Peer-reviewed Research

Mediterranean diet

July 1, 2006

Indication: Alzheimer’s disease

Source: Ann Neurol, June 2006;59(6):912-21.

Research: Researchers set out to investigate the association between the Mediterranean diet and the risk for Alzheimer’s disease by examining data from a total of 2258 community-based “non-demented” individuals in New York, who were pro-spectively evaluated every one-and-a-half years. Adherence to the Mediterranean diet (zero- to nine-point scale with higher scores indicating higher adherence) was the main predictor in models that were adjusted for cohort, age, sex, ethnicity, education, apolipoprotein E genotype, caloric intake, smoking, medical comorbidity in-dex and body mass index. The constituents of the Mediterranean diet include olive oil, legumes, fruits, vegetables, cereals, fish, a little alcohol and very little dairy or meat.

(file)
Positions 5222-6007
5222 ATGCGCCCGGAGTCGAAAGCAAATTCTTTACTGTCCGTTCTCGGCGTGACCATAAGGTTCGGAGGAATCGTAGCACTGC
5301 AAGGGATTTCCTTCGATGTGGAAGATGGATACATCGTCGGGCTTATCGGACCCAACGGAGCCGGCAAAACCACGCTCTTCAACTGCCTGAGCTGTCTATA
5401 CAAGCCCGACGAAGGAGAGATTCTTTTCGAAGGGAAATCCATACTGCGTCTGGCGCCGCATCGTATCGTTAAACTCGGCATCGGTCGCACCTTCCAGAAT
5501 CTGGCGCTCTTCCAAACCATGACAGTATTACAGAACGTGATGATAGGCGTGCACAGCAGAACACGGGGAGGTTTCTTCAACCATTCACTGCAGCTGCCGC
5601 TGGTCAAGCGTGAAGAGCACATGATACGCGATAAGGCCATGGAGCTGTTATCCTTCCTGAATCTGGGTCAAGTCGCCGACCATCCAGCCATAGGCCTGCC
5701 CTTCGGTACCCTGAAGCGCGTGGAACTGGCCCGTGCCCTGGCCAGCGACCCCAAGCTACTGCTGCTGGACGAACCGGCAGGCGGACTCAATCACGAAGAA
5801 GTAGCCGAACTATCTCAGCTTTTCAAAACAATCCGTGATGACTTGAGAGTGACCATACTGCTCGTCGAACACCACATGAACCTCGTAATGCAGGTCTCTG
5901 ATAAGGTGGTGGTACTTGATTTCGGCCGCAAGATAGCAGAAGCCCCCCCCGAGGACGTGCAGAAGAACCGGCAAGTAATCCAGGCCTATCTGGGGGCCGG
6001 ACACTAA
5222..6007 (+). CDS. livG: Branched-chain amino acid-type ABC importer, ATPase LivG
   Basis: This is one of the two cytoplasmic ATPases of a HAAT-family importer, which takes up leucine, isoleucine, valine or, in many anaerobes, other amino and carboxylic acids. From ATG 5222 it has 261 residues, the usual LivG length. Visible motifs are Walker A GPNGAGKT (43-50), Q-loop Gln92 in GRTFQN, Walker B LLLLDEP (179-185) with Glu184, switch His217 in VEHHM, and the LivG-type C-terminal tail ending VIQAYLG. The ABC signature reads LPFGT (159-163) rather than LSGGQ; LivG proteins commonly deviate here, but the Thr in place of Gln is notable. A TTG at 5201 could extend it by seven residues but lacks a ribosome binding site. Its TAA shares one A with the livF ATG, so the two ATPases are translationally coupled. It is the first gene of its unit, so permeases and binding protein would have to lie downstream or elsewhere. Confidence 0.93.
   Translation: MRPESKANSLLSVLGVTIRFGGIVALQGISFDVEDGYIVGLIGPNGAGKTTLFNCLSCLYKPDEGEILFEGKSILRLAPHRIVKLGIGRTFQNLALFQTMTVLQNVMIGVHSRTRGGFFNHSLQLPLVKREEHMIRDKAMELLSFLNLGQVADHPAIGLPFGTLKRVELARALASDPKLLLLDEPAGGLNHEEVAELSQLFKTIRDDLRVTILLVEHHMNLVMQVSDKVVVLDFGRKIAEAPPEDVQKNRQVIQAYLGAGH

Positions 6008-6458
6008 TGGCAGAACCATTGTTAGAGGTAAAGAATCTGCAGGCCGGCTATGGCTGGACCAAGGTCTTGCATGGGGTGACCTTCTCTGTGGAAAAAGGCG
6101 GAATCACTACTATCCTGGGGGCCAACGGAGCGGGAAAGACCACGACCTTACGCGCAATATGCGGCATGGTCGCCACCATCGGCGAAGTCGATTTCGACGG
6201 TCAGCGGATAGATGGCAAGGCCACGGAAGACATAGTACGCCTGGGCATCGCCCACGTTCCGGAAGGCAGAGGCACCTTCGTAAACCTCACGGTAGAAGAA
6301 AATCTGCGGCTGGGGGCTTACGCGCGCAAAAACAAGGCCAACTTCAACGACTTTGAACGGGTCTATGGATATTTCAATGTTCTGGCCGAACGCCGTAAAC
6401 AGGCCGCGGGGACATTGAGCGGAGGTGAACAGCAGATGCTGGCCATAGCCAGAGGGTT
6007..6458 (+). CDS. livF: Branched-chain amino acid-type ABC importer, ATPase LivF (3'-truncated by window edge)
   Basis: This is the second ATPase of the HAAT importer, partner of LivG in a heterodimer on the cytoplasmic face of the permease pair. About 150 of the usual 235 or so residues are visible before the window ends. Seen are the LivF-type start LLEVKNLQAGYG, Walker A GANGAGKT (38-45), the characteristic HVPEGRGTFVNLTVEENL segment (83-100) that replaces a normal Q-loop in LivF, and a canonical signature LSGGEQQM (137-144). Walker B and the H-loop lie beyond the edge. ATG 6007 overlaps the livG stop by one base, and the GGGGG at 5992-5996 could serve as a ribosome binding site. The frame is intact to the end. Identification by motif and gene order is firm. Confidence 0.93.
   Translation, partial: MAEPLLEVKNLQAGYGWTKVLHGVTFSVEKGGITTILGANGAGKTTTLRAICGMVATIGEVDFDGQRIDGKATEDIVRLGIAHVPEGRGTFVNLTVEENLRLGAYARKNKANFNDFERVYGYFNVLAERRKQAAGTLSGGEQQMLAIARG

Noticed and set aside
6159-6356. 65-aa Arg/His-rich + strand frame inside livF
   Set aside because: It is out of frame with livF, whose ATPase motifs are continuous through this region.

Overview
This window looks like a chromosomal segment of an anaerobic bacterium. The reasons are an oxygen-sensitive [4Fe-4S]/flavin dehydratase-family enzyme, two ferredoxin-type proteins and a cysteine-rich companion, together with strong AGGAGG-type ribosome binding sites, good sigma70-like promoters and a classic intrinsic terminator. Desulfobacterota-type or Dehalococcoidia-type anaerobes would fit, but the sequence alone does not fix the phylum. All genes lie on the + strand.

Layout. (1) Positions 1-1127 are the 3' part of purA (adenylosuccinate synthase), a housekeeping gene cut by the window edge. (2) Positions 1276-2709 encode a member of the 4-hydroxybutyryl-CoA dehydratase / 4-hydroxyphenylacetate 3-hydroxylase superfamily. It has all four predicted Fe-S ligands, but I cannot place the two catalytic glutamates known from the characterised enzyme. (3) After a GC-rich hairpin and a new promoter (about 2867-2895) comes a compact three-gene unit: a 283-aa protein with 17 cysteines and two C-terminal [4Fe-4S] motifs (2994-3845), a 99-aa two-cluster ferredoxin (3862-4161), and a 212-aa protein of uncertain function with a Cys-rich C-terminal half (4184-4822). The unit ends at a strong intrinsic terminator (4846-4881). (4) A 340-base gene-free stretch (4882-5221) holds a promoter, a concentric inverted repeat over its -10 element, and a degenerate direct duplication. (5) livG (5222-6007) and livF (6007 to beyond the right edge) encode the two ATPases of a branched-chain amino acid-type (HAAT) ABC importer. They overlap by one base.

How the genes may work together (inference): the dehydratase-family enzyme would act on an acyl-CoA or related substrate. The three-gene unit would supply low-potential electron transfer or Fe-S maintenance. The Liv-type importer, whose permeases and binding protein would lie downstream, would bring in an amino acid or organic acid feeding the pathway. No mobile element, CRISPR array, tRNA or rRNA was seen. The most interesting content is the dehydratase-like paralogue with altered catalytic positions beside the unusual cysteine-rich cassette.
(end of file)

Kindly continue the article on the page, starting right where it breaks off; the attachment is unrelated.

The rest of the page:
Results: Over the course of four years, 262 subjects developed Alzheimer’s disease. Subjects who had the highest adherence to the Mediterranean diet were 40% less likely to develop Alzheimer’s disease versus those with the lowest adherence. This led researchers to conclude that the Mediterranean diet is associated with a reduction in risk for Alzheimer’s disease, probably as a result of reducing the underlying inflammation associated with it and many other diseases.
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